As our payments ecosystem moves forward with enhanced security measures such as EMV chip cards, PCI 3.0, and NFC mobile payments, we need to remind ourselves that protecting potential vulnerabilities is an ongoing process and not an end point. We tend to focus too much attention on the security of the perimeter, such as the WiFi or local network connections, and on the payment device — either the credit card or mobile card-equivalent stored in the smart phone. We don’t tend to pay attention to all of the touch points in-between, like the third party POS software that is connected to the perimeter network and accepts the payment device, either with a swipe, tap, or insert. A sound security strategy involves a total end-to-end approach in light of the aggressive malware attacks that keep getting harder and harder to defend against.
Until EMV chip data or some accepted form of tokenization, with the dynamic data properties that effectively stops counterfeiting, is largely present in every retail location in the United States, hackers are going to continue to stalk retailers. These criminal packs will follow their prey and pick off the least protected retail systems like lions trailing a herd of antelope. As the clock slowly winds down for monetizing these retail system hacks, they are likely to increase in frequency because the selling prices are going to continue to drop, enticing more hacks. October 2015 is not going to be the end point for fraud risk and, in fact, fraud losses will continue for some time thereafter until chip transactions are the norm.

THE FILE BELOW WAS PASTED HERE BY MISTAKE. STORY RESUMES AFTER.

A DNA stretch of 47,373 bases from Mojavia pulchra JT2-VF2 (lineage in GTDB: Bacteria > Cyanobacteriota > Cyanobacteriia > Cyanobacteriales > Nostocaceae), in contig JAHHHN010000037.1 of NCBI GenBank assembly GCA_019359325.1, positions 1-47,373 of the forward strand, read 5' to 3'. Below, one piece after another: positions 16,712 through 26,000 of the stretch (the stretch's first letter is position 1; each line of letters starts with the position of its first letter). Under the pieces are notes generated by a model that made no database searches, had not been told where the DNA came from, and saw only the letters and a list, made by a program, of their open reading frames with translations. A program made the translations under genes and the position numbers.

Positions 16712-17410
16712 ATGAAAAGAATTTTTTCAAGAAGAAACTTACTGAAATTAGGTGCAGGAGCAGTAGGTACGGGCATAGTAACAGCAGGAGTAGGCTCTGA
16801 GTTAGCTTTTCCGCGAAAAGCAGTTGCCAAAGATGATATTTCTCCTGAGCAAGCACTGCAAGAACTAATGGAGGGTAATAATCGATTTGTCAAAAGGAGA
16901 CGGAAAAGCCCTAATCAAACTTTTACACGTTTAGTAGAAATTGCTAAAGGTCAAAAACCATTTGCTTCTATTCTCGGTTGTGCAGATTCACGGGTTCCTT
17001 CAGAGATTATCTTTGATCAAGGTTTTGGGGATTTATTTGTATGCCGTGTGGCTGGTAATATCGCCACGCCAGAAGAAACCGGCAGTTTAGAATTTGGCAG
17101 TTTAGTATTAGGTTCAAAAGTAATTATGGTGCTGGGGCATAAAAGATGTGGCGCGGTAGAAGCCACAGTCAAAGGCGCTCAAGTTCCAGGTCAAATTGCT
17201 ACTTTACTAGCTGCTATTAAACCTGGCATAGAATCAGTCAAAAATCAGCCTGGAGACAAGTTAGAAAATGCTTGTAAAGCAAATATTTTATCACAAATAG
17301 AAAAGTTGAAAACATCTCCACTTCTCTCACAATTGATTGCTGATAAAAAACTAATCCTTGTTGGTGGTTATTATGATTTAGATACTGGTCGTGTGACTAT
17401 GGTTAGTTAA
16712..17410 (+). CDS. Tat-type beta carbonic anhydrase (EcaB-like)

There are going to be many more stories like the ones I have cited until the percentage of chip (card or mobile) on chip (terminal) transactions reaches about 50%, and, based on experience in other countries, fraud levels in the U.S. won’t drop to expected EMV market levels until that percentage reaches about 75%. Until then, we may be seeing more reminders of “Back to the Future” as electronic payments take a step backwards until there are sufficient chip cards and terminals in place to be moving forward again.
New Training & Certification Program
The Smart Card Alliance will offer the first session of its Certified System Engineer ICAM PACS (CSEIP) training and certification program July 28-30 in the Washington, DC area. This GSA-approved program provides advanced training for systems engineers on how to set-up and test E-PACS to align with government-wide specifications. It will also offer the training and certification required for E-PACS engineers employed by commercial organizations that are looking to bid on GSA procurement agreements for access control systems. The classroom training curriculum will include the following learning objectives: